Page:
The stages of dementia are just a guide and there is nothing significant about the number three. Equally, dementia doesnt follow an exact or certain set of steps that happen in the same way for every person with dementia.

It can be difficult to tell when a persons dementia has progressed from one stage to another because:

  • some symptoms may appear in a different order to the stages described in this factsheet, or not at all
  • the stages may overlap the person may need help with some aspects of everyday life but manage other tasks and activities on their own
  • some symptoms, particularly those linked to behaviours, may develop at one stage and then reduce or even disappear later on. Other symptoms, such as memory loss and problems with language and thinking, tend to stay and get worse with time.

It is natural to ask which stage a person is at or what might happen next. But it is more important to focus on the person in the present moment. This includes their needs and how they can live well, and how to help them with this.

For more support on living well with dementia see The dementia guide: living well after diagnosis or Caring for a person with dementia: a practical guide .

And for more information about treatment and support for the different types of dementia go to the following pages:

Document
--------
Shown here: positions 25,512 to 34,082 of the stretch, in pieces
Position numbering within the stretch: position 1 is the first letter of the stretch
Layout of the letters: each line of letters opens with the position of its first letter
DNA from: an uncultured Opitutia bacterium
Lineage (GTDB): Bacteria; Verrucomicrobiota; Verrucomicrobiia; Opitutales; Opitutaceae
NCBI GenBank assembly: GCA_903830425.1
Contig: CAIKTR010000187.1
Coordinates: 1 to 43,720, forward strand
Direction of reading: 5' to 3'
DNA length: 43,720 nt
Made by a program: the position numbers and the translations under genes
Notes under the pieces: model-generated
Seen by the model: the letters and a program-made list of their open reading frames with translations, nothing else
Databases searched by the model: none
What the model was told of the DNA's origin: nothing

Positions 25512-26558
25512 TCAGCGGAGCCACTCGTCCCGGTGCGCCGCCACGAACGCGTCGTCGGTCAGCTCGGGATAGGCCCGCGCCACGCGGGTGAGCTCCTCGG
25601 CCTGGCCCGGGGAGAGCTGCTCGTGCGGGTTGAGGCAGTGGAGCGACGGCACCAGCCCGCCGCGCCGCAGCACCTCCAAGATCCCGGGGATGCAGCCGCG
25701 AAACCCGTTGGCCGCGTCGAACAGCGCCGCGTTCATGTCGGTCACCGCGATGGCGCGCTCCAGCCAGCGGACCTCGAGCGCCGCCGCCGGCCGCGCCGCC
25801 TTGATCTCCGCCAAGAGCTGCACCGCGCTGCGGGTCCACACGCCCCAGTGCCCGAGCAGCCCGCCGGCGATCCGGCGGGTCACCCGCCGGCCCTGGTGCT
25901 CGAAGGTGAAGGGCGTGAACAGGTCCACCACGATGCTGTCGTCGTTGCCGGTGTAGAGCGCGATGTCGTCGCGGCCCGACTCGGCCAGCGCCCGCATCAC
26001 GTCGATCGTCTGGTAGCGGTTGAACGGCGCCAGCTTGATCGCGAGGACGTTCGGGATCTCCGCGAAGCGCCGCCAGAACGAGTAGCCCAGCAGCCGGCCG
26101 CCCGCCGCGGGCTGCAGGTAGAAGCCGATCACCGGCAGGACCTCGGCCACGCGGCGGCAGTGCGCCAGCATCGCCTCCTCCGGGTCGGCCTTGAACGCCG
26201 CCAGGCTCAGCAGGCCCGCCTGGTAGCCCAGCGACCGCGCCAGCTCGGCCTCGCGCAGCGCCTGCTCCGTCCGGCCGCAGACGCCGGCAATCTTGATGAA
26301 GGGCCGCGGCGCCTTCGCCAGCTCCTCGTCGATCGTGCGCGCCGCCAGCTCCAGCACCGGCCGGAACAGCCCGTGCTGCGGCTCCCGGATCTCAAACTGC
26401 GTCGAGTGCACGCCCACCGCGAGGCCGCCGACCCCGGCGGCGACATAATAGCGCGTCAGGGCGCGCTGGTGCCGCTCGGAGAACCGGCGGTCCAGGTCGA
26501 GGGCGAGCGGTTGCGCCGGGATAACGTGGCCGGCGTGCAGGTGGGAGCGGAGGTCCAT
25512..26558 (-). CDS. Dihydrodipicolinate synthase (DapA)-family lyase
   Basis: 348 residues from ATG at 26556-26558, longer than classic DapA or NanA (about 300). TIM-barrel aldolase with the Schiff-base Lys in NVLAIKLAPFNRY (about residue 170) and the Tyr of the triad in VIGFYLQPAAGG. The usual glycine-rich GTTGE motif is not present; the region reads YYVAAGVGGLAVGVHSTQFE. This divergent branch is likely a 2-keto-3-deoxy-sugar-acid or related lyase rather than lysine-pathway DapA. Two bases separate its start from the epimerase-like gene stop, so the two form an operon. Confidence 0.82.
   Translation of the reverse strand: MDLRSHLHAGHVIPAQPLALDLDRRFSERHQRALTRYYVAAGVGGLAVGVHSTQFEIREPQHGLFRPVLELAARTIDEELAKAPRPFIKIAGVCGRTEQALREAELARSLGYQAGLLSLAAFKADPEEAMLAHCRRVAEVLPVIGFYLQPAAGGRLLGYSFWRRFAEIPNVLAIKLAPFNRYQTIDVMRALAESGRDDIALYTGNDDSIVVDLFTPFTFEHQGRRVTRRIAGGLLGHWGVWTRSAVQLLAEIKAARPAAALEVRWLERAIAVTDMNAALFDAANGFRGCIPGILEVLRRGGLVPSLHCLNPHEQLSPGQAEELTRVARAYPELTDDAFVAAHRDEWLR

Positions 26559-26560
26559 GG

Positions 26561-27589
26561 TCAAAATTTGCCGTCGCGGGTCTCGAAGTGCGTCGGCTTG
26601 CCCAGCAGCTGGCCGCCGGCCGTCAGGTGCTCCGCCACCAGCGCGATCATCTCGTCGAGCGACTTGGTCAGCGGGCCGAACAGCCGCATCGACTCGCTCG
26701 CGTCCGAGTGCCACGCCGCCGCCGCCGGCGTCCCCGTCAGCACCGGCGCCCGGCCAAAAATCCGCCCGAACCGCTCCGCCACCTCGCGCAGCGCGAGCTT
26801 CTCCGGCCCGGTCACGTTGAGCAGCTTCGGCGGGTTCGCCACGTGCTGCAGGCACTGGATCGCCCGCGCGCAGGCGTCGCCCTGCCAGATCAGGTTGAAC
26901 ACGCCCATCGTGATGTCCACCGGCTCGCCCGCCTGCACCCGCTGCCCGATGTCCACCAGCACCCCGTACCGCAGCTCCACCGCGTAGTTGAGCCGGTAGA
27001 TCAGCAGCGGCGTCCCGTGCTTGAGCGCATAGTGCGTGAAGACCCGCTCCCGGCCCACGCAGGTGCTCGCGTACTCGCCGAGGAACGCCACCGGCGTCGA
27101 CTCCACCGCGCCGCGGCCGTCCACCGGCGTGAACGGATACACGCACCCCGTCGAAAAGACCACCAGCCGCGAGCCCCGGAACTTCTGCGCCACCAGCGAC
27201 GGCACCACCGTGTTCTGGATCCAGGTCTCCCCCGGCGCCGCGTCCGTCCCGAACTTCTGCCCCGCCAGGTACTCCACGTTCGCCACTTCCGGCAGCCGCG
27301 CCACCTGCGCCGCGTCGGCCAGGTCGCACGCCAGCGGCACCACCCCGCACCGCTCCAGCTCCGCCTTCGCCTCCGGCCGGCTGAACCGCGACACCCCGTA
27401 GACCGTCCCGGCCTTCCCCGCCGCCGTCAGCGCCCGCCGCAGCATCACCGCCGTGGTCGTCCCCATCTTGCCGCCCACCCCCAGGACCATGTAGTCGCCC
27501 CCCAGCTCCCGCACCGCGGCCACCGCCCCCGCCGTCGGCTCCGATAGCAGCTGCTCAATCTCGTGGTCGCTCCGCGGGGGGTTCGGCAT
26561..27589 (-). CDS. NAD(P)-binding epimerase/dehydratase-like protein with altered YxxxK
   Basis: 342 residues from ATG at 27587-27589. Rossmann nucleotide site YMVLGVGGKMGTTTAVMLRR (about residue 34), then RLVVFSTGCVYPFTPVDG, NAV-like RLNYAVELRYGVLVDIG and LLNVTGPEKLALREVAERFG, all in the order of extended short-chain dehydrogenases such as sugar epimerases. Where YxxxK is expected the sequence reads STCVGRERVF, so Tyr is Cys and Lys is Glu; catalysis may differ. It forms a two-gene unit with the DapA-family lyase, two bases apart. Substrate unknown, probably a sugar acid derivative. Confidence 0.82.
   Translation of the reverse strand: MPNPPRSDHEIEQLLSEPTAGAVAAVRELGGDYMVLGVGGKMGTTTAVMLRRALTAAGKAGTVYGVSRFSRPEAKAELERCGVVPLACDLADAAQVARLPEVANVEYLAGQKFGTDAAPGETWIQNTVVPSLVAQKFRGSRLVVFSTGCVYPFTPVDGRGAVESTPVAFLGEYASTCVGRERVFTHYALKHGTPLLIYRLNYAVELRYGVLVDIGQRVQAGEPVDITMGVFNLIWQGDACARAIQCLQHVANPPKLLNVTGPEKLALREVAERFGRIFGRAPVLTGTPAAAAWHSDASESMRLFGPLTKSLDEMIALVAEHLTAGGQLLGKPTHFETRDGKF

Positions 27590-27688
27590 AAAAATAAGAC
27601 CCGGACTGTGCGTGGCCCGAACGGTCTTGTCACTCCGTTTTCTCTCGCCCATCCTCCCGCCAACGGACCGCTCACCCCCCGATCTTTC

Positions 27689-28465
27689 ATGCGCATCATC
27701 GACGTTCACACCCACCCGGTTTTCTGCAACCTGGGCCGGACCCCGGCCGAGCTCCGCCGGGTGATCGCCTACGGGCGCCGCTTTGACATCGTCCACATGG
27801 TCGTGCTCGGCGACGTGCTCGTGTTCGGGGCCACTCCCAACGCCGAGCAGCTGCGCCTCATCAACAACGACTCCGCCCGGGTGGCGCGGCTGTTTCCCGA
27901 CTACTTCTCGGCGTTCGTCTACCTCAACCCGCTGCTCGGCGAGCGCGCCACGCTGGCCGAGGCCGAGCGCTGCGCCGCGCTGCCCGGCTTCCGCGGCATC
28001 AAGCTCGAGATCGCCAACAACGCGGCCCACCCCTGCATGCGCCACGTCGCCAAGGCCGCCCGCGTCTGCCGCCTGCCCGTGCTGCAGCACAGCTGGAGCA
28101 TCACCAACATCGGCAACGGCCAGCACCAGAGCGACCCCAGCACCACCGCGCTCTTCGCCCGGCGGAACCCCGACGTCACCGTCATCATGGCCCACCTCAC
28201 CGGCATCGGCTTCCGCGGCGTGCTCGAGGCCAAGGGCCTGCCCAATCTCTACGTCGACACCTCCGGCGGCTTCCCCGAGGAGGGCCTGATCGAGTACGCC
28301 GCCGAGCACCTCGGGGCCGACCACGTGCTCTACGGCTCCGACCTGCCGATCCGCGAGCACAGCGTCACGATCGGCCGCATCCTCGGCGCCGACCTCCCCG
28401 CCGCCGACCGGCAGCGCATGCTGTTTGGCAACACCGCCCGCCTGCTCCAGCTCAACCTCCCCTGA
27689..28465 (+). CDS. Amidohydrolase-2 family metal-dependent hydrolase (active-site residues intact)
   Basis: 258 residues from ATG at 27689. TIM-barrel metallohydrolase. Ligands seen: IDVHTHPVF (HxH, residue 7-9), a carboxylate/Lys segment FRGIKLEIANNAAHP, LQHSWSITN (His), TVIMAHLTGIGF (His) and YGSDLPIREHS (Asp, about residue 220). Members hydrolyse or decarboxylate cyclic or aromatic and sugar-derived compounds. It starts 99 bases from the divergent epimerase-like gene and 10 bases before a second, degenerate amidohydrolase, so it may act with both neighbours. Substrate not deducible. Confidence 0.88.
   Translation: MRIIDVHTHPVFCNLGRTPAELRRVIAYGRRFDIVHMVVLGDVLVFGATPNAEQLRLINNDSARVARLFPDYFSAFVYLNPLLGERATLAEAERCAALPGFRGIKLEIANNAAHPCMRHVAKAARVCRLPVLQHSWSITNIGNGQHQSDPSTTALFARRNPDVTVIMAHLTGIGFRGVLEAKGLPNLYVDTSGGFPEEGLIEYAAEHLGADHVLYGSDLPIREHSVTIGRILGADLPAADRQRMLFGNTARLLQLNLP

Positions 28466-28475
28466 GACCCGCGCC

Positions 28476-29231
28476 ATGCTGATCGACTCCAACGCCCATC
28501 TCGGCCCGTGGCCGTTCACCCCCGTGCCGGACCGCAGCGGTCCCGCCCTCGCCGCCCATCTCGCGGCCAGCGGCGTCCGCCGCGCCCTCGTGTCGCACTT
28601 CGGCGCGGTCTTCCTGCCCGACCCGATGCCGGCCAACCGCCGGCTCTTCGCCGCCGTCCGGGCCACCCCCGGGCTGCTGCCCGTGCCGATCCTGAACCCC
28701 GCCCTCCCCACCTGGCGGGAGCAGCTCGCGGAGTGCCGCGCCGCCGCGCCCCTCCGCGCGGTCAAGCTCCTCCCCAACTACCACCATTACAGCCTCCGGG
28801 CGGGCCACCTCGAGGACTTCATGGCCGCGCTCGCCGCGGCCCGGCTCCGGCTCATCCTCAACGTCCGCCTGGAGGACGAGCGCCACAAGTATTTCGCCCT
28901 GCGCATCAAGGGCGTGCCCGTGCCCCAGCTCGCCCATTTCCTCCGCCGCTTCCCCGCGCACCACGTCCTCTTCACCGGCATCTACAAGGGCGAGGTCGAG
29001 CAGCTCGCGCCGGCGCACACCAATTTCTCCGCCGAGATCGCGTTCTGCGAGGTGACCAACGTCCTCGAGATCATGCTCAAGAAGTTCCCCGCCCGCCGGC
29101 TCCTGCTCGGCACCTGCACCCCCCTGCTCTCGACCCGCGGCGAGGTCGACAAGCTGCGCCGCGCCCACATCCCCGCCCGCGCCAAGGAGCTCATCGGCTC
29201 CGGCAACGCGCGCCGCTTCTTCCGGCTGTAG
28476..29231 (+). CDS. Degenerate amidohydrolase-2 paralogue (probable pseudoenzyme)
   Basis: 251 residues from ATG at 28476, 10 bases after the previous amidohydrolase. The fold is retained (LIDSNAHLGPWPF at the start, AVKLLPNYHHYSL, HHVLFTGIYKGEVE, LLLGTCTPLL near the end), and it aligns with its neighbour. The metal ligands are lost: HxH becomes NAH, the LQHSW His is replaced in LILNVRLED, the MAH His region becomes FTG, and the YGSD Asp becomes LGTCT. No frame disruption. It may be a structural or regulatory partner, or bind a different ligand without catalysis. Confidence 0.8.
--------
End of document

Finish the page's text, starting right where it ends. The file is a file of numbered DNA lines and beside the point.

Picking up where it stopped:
Stage : Severe Cognitive Declinemoderately Severe Dementia

Alzheimer

Stage 6a

At this stage, the ability to perform basic activities of daily life becomes compromised. Functionally, five successive substages are identifiable. Persons initially in stage 6a, in addition to having lost the ability to choose their clothing without assistance, begin to require assistance in putting on their clothing properly. Unless supervised, the person with Alzheimers disease may put their clothing on backward, they may have difficulty putting their arm in the correct sleeve, or they may dress in the wrong sequence.

The total duration of the stage of moderately severe Alzheimers disease is approximately 2.5 years in otherwise healthy persons.

Stage 6b

At approximately the same point in the evolution of AD, but generally just a little later in the temporal sequence, AD persons lose the ability to bathe without assistance . Characteristically, the earliest and most common deficit in bathing is difficulty adjusting the temperature of the bath water. Once the caregiver adjusts the temperature of the bath water, the AD person can still potentially otherwise bathe independently. As this stage evolves, additional deficits occur in bathing and dressing independently. In this 6b substage, AD persons generally develop deficits in other modalities of daily hygiene such as properly brushing their teeth.